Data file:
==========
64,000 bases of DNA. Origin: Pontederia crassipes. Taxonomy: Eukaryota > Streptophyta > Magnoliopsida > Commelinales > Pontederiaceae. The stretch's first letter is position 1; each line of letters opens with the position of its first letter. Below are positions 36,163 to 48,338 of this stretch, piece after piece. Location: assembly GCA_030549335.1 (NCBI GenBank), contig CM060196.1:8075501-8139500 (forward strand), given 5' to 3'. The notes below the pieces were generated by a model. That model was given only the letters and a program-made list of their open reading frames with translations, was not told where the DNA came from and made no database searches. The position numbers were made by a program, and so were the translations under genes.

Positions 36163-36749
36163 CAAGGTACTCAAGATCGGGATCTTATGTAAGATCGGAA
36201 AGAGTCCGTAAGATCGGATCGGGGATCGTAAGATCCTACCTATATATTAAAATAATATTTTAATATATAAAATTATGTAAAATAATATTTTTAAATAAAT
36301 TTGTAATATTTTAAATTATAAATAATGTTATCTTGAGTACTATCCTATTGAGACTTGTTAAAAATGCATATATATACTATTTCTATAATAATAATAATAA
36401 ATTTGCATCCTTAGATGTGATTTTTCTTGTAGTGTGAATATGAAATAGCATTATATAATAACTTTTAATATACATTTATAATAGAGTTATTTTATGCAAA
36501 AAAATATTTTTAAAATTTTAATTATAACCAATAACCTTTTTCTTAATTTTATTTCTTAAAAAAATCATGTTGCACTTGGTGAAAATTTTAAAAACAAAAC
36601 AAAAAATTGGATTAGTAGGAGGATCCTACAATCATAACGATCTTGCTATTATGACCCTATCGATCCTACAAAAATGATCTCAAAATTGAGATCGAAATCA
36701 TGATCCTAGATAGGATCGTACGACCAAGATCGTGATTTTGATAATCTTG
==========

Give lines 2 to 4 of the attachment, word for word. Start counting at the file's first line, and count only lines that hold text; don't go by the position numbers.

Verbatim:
Positions 36163-36749
36163 CAAGGTACTCAAGATCGGGATCTTATGTAAGATCGGAA
36201 AGAGTCCGTAAGATCGGATCGGGGATCGTAAGATCCTACCTATATATTAAAATAATATTTTAATATATAAAATTATGTAAAATAATATTTTTAAATAAAT